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A Bronx Block is a series of paintings of a former meat processing plant (Ferris Stahl-Meyer) in the Bronx that has become a graffiti mecca. For the past ten years, the company's president, Guillermo O. Gonzalez, has encouraged local graffiti artists to use the walls of the factory as their canvas, which led to the site being used for the filming of music videos, fashion shoots, and by skateboarders, photographers, graffiti artists and me. The property was sold, so it's just a matter of time before this very dynamic place in the Bronx is demolished.

Ferris Stahl-Meyer has been in the Bronx for many decades and was famous for their all-beef hotdogs that at one time were sold at all of the New York area baseball stadiums. A major redevelopment of the area is planned that will totally transform the neighborhood, and while many of the changes are welcome, something magical will be lost. Where others may see blight, I see the creative energy and vibrancy that are important parts of this community. Gonzalez left an enduring legacy by encouraging local artists to showcase their art on his building. He saw their art as a positive force, not vandalism. It is a testament to his vision that so many people still come to shoot videos and photographs a year after the company moved.

I began painting on location there in the spring of 2012 and plan on finishing the series by the end of 2013. Being on site while painting this series has given me a unique opportunity to experience the day-to-day life of this city block and to be inspired by the many artists who have worked there. But more importantly, I am extending the creative collaboration between patron, community and artist that is such a vital aspect of urban life.

Salvage Yard Series

I spent over 5 years painting on location at an active salvage yard in Hackettstown, NJ. I did the bulk of these paintings from 1999-2004. I am amazed at how much stuff winds up at the dump. These paintings took on a life of their own, as they changed from fairly straightforward depictions of mountains of junk to large abstract close-ups of crushed debris waiting to be recycled. Spending that much time at an active salvage yard and seeing how much waste we create, has given me a whole different perspective on consumer goods and the built in obsolescence that helps drive our economy.

Gallery 1 (paintings)

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Gallery 2 (paintings)

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Gallery 3 (studies)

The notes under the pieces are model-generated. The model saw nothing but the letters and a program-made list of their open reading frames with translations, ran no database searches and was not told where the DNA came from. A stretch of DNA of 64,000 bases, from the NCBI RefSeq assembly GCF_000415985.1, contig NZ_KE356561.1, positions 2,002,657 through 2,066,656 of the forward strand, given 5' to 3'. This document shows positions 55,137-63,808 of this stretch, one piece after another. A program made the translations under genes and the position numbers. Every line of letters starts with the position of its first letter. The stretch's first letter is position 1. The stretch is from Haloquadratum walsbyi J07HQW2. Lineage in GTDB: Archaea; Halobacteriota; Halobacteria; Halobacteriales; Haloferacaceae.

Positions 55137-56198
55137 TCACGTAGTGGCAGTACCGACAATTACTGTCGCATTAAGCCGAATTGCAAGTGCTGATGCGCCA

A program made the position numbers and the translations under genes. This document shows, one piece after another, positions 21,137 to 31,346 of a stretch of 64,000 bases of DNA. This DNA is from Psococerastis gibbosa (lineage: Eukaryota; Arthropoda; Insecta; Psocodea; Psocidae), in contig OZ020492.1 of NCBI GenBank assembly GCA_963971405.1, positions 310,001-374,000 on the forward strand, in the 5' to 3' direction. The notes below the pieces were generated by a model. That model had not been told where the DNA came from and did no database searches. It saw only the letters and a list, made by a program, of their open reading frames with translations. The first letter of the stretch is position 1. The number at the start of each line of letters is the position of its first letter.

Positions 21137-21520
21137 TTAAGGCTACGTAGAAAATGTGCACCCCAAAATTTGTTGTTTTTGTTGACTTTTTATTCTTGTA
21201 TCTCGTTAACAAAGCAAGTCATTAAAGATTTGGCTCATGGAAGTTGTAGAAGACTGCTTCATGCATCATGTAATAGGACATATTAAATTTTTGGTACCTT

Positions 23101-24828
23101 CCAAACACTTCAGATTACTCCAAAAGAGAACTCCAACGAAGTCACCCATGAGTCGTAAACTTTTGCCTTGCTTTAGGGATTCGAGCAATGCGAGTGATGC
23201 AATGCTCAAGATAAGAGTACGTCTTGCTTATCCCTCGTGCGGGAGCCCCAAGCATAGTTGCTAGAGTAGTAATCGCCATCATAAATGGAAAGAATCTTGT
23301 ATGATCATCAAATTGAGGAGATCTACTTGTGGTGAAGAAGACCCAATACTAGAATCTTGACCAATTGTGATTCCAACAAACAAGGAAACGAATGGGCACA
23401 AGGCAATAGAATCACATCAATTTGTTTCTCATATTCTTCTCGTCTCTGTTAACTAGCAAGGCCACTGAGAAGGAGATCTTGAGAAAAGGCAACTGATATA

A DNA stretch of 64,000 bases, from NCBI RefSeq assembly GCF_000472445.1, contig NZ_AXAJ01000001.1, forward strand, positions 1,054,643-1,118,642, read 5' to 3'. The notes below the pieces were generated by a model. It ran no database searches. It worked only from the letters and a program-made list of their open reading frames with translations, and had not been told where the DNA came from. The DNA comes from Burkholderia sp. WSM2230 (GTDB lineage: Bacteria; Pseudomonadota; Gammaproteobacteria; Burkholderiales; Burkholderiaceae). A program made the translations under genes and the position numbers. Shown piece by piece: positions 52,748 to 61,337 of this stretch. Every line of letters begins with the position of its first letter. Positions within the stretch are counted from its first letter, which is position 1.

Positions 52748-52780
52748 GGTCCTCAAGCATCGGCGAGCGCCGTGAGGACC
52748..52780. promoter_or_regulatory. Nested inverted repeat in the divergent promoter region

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Gallery 4 (studies)

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Urban & Industrial Paintings

Images in this gallery are of earlier oils on linen. I often approach this subject matter with a sense of irony and humor. My decision to paint one thing instead of another is often based on an inner dialogue with that subject or scene. The yellow stacks of a factory, transformed by sunlight, may remind me of a cathedral. Two rusted tanks take on a human quality as they lean together in an ancient embrace. It is this inner play with my subjects that engages me in the physical world.

Gallery 1 (early paintings 1)

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Gallery 2 (early paintings 2)

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Urban & Industrial Early Works On Paper

All of my paintings, both large and small, are painted on location. Initially I started the works on gessoed watercolor paper as studies for larger paintings. Gradually I began to see these studies as separate works independent of the larger pieces. While they still may function as ideas for larger paintings, many times I am happy with the small work and I don't feel a need to create a more finished piece. The small works have a looseness and spontaneity that make them a lot of fun to paint.

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Valeri Larko painting at the abandoned Bronx Golf Center, 2017. Photo credit: Amy Regalia. 



Sugarlift Gallery, NYC:

Email:   Phone: 917-370-5030 

Contact:Tel: +1.646 267 1374


Where I teach: Visual Arts Center of New Jersey:

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© 2020 by Valeri Larko. Set up by jorb

Corner of Boone Ave & 173rd St. (study) 2014

oil/gessoed watercolor paper 14” x 22”